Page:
The Edward Lewis Wallant Award

About the Award
The Edward Lewis Wallant Award is presented annually to an American writer whose published creative work of fiction is considered to have significance for the American Jew.

The award was established shortly after the untimely death in December 1962 of Edward Lewis Wallant, gifted author of The Human Season and The Pawnbroker, by Dr. and Mrs. Irving Waltman of West Hartford. The Waltmans were prompted to create this memorial because of their admiration for Edward Wallant's literary ability.

A panel of three critics serves as judges, and they seek out a writer whose fiction bears a kinship to the work of Wallant, and preferably an author who is younger and unrecognized. Among those who have received the award in past years are: Leo Litwak, Chaim Potok, Cynthia Ozick, Curt Leviant, Thane Rosenbaum, Myla Goldberg, Jonathan Rosen, and Nicole Krauss.

2010 Recipient
Julie OrringerThe 2010 Edward Lewis Wallant Award recipient is Julie Orringer, for her debut novel, The Invisible Bridge.

Visit Julie's Web site

Julie Orringer is the author of The Invisible Bridge, a novel (Knopf, 2010), and How to Breathe Underwater, a short story collection (Knopf, 2003). Her stories have been published in The Yale Review, where they've twice been awarded the Editors' Prize for best story of the year; the Paris Review, which awarded her the Discovery Prize in 1998; Ploughshares, which selected her work for the Cohen Award for Best Fiction;Zoetrope All-Story, which nominated her for a National Magazine Award; and by the Washington Post Magazine. She is the recipient of two Pushcart Prizes, and her work has appeared in numerous anthologies, including The Granta Book of the American Short Story, The Best American Nonrequired Reading, and The Scribner Anthology of American Short Fiction.e i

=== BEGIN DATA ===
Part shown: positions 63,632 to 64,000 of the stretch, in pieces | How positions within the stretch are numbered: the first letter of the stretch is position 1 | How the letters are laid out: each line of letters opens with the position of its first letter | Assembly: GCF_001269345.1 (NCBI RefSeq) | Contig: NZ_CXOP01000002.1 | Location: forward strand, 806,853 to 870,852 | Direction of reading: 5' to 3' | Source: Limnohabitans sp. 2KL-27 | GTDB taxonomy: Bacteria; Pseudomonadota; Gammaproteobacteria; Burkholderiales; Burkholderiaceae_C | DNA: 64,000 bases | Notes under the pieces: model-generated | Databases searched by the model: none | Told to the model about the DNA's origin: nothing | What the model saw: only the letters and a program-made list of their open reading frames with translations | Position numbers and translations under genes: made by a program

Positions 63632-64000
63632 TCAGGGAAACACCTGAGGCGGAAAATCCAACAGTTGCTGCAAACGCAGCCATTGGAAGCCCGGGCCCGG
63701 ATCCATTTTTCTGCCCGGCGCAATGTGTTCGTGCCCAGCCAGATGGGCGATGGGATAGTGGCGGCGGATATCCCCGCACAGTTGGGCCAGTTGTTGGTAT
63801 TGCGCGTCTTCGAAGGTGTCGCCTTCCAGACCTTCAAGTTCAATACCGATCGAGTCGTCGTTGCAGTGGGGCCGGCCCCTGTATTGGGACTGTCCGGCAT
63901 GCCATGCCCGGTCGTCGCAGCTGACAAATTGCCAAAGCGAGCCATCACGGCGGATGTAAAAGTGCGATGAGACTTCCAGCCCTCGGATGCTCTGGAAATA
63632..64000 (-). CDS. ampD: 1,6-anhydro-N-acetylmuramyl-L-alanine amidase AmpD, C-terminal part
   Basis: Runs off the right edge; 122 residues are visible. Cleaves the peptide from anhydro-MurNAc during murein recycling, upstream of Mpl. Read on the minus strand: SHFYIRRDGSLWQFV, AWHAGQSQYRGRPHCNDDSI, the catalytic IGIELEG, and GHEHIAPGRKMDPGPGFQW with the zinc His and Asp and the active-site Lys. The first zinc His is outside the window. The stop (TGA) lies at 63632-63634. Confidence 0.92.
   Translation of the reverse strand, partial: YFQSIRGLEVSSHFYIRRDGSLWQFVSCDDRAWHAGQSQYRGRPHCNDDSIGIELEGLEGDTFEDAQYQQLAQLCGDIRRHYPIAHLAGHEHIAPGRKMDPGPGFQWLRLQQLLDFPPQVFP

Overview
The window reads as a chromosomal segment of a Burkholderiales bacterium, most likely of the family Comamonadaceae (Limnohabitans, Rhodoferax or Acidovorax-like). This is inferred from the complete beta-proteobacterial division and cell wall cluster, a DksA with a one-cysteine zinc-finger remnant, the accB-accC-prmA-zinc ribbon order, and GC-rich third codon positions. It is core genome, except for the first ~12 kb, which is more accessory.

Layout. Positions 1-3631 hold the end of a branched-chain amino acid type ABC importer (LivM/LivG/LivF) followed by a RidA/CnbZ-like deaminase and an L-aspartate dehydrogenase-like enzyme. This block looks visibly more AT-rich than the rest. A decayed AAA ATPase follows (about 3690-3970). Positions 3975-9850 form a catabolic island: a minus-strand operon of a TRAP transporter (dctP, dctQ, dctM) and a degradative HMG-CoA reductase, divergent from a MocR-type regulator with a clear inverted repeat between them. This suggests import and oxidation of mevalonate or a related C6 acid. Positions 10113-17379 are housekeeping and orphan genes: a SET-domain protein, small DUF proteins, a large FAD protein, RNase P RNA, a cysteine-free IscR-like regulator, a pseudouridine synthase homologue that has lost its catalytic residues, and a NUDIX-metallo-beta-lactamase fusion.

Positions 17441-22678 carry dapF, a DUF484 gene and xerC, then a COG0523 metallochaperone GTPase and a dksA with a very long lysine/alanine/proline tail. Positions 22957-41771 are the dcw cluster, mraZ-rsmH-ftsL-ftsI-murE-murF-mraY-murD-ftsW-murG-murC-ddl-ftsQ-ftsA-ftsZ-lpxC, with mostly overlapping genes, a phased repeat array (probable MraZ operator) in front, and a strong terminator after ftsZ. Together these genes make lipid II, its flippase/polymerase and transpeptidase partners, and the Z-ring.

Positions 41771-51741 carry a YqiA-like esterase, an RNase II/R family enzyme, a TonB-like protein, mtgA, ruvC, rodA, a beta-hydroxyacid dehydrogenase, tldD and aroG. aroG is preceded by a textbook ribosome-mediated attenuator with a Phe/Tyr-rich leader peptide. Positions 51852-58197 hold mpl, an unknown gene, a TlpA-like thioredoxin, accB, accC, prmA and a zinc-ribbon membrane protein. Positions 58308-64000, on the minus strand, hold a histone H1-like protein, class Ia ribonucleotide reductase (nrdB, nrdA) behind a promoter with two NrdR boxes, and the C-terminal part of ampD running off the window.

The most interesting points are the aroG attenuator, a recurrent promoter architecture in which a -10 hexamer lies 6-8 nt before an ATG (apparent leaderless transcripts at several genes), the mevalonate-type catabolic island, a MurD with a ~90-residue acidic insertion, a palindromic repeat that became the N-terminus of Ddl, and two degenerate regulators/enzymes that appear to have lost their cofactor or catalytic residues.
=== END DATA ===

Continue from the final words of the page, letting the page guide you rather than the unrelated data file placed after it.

Shs a 1996 graduate of the Iowa Writers' Workshop, where she held a two-year Creative Writing Teaching Fellowship. She was a Stegner Fellow at Stanford from 1999-2001, and was Stanford's Marsh McCall Lecturer in Fiction from 2001-2003. Her short story collection, How to Breathe Underwater, won the Joseph Henry Jackson Award and the Northern California Book Award; it was a San Francisco Chronicle and LA Times Best Book of the Year and a New York Times Notable Book. Stories from the collection have been presented on NPR's "Selected Shorts" and BBC Radio 4, have been read at the Steppenwolf Theater's Stories on Stage, made into short films, and adapted into full-length plays presented by Word for Word Theater Company in San Francisco. The book has been translated into Spanish, French, German, Dutch, Portuguese, Japanese, Korean, Norwegian, and Italian. In 2006 it was selected for Stanford's Three Books series, which made it required reading for all Stanford freshmen.

Orringer received a 2004-5 grant from the National Endowment for the Arts for The Invisible Bridge. She continued work on the novel with the assistance of fellowships from the MacDowell Colony in the summers of 2005 and 2006, and from the Corporation of Yaddo in the summer of 2007; in 2006 she won the Anne and Robert Cowan Writers' Award from the Jewish Community Foundation. Orringer has been the Distinguished Visiting Writer at St. Mary's College of California and California College of the Arts, and was the Helen Herzog Zell Visiting Professor of Creative Writing at the University of Michigan. From 2008-9 she was the Rona Jaffe Foundation Fellow at the Dorothy and Lewis B. Cullman Center for Scholars and Writers at the New York public library, and in the fall of 2009 she taught at Columbia University. She lives in Brooklyn with her husband, the writer Ryan Harty, and she is at work on a novel about Varian Fry.

The Invisible Bridge